When you hear the word “ransom” you probably think of a villain holding someone or something hostage until the victim pays ransom money. This might play out in the plotline of your favorite books or movies, but not in the real world, right? Today, especially in the healthcare IT world, ransom (or ransomware) is a scary and high-stakes reality.

What is ransomware?
Ransomware is malicious software created to block access to a computer or system until money is paid. It’s often spread through:
• Phishing emails which contain malicious attachments
• “Drive-by” downloading
• Via social media, such as Web-based instant messaging applications

Ransomware is so effective because its authors instill fear and panic in victims, causing them to click on a link, or pay a ransom – and sometimes infecting users’ systems with additional malware. Ransomware was one of the hot topics covered at our recent NextGen™ ONE User Group Meeting – and it’s been on people’s minds for a while now. In fact, in April 2016, I posted my first blog about ransomware.

How to handle ransomware threats
In this post, I will focus on the U.S. Department of Health & Human Services (HHS) guidance on ransomware. Your organization’s compliance with the Health Insurance Portability and Accountability Act (HIPAA) – and the HIPAA Security Rule – helps prevent infections of malware, including ransomware, via specific security measures. To view the required security measures, check out this HHS Fact Sheet.

Assessing and managing your risk
To protect your organization from ransomware, conducting an accurate risk analysis of vulnerabilities is mission critical. Check out the Security Management Process standard of the Security Rule to help you conduct an accurate and thorough analysis. You should examine the potential risks and vulnerabilities to the confidentiality, integrity, and availability of all of the electronic protected health information you create, receive, maintain, or transmit. Then, it’s your job to see how you can implement security measures sufficient to reduce identified risks to a reasonable and appropriate level.

Preparing for an attack
Because ransomware denies access to data, maintaining frequent backups and ensuring the ability to recover data from backups is crucial to recovering from a ransomware attack. Your organization should periodically conduct test restorations to verify the integrity of backed-up data and provide confidence in your data restoration capabilities. Because some ransomware variants have been known to remove or otherwise disrupt online backups, your organization should consider maintaining backups offline and unavailable from your networks.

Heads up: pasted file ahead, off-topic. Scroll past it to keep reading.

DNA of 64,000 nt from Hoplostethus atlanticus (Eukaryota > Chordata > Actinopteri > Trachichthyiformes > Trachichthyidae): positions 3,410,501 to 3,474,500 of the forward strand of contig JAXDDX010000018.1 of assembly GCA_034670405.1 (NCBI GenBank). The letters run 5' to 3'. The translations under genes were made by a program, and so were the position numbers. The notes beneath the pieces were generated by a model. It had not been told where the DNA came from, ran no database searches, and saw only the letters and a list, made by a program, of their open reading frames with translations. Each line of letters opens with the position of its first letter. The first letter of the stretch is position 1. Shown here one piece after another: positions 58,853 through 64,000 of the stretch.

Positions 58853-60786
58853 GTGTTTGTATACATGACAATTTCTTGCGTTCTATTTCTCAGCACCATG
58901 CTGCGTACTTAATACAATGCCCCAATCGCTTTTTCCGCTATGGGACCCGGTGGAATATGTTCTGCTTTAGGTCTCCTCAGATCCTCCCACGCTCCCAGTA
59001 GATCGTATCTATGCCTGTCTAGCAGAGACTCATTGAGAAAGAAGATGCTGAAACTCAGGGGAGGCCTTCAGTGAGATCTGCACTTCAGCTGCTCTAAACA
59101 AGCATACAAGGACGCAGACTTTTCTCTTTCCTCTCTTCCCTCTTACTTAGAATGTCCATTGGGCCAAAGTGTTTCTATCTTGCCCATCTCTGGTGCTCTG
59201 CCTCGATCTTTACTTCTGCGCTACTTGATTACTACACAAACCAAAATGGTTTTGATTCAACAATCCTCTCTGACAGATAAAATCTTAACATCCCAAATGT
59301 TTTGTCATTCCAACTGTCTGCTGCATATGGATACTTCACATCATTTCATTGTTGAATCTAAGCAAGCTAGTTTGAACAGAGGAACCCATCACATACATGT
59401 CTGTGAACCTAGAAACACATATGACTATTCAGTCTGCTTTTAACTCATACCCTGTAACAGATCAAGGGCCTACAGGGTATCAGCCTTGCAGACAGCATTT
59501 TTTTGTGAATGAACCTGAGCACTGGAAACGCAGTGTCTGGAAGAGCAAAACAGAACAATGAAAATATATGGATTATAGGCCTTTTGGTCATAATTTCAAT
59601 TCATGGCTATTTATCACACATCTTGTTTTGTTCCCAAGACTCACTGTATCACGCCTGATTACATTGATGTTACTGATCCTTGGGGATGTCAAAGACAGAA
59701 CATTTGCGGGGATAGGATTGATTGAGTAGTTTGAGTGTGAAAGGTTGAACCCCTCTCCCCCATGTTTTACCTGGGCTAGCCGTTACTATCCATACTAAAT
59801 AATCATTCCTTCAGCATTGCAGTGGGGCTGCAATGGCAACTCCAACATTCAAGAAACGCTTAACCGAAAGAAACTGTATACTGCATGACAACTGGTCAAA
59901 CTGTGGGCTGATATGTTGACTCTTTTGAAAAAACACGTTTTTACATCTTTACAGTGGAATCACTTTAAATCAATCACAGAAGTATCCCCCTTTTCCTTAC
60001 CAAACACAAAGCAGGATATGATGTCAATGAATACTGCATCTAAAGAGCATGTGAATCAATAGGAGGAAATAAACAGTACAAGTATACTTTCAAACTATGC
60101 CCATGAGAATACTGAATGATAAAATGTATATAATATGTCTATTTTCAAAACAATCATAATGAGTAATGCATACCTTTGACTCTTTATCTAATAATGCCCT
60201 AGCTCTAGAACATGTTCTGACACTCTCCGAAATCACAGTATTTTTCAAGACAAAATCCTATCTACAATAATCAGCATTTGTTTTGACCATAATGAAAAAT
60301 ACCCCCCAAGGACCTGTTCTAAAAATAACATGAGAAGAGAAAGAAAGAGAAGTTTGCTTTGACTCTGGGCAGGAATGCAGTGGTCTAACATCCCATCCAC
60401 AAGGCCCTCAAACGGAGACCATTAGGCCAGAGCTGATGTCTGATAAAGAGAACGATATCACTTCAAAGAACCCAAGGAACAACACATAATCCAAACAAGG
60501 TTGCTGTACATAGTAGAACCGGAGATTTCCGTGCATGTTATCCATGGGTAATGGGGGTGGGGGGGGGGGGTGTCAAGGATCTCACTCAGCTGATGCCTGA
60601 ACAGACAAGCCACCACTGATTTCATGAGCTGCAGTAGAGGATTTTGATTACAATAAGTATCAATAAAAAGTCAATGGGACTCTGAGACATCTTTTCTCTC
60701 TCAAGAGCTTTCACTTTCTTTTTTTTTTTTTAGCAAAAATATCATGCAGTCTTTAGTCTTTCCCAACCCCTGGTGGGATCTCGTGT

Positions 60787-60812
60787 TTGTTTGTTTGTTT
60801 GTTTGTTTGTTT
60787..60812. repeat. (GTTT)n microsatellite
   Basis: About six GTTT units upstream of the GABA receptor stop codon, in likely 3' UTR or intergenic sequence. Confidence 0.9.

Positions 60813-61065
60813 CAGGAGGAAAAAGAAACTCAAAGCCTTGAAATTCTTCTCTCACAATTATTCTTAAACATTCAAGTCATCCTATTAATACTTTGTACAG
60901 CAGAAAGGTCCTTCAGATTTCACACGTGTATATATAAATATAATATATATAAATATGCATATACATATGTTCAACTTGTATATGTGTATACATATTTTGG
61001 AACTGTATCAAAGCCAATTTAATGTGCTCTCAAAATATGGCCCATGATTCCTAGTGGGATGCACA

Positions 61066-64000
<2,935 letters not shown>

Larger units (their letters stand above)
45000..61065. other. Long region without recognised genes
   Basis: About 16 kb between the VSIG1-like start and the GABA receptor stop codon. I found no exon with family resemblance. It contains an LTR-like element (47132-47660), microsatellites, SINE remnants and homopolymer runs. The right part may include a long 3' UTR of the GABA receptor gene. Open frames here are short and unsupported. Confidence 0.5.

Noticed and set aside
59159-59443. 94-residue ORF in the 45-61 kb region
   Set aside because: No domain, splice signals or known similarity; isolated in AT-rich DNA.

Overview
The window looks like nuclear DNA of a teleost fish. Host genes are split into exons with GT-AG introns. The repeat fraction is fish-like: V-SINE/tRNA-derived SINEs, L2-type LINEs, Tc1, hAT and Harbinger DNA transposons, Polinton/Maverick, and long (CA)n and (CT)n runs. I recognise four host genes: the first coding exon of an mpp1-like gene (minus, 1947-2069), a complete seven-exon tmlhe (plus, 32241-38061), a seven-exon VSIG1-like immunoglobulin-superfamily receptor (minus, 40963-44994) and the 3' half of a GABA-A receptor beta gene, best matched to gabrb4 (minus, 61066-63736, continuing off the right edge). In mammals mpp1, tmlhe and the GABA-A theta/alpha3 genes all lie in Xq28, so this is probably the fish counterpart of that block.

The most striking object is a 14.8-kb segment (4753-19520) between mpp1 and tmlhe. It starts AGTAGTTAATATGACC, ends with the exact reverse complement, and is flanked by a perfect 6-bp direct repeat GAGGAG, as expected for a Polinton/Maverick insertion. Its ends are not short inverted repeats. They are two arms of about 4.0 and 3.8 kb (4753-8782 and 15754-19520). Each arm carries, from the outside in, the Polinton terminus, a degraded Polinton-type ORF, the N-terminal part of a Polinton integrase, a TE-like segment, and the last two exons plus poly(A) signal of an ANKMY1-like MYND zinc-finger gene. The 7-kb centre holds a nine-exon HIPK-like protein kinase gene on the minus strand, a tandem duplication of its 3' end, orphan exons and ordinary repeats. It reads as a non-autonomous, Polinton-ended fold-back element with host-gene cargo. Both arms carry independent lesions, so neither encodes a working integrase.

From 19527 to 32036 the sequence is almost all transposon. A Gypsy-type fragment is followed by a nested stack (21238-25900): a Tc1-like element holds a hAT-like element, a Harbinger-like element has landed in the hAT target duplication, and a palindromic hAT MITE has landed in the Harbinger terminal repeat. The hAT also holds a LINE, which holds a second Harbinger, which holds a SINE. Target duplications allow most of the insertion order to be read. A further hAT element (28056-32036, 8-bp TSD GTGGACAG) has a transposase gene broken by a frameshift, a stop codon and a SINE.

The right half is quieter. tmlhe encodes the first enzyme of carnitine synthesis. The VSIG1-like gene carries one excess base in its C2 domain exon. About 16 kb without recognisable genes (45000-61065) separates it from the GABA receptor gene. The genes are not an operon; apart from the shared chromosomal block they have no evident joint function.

Implementing a data backup plan
It’s a Security Rule requirement for HIPAA-covered entities and business associates – as part of maintaining an overall contingency plan – to implement a data backup plan. Additional activities that must be included as part of an entity’s contingency plan include:
• Disaster recovery planning
• Emergency operations planning
• Analyzing the criticality of applications/data
• Periodic testing of contingency plans to ensure organizational readiness to execute plans and provide confidence they will be effective

For a list of processes that should be included as part of “robust” security incident procedures when responding to a ransomware attack, check out item three on this HHS Fact Sheet.

Detecting an attack
Unless your organization detects and halts the propagation of ransomware, you would typically discover its presence only after the ransomware encrypted user data, alerted you of its presence, and demanded payment. However, in some cases, your workforce may notice early indications of a ransomware attack that has evaded security measures.

HIPAA requires that your workforce receives appropriate security training, including training for detecting and reporting instances of malicious software, which can help you prepare staff to detect and respond to ransomware.

Responding to an attack
If your organization believes that a ransomware attack is underway, immediately activate your security incident response plan, which should include measures to isolate the infected computer systems in order to halt propagation of the attack. Additionally, contact your local FBI or United States Secret Service field office. These agencies work with federal, state, local, and international partners to pursue cyber criminals globally and assist victims of cybercrime.

Next steps if infected with ransomware
The presence of ransomware (or any malware) on computer systems is considered a security incident under the HIPAA Security Rule. A security incident is defined as the attempted or successful unauthorized access, use, disclosure, modification, or destruction of information or interference with system operations in an information system. HIPAA-covered entities and business associates are required to develop and implement security incident procedures and response and reporting processes; these should be reasonable and appropriate to respond to malware and other security incidents, including ransomware attacks. For a list of suggested incident response activities, view item five on the HHS Fact Sheet.

Read more about how ransomware attacks have quadrupled in 2016.

If you have questions or want more information about ransomware, reach out to us.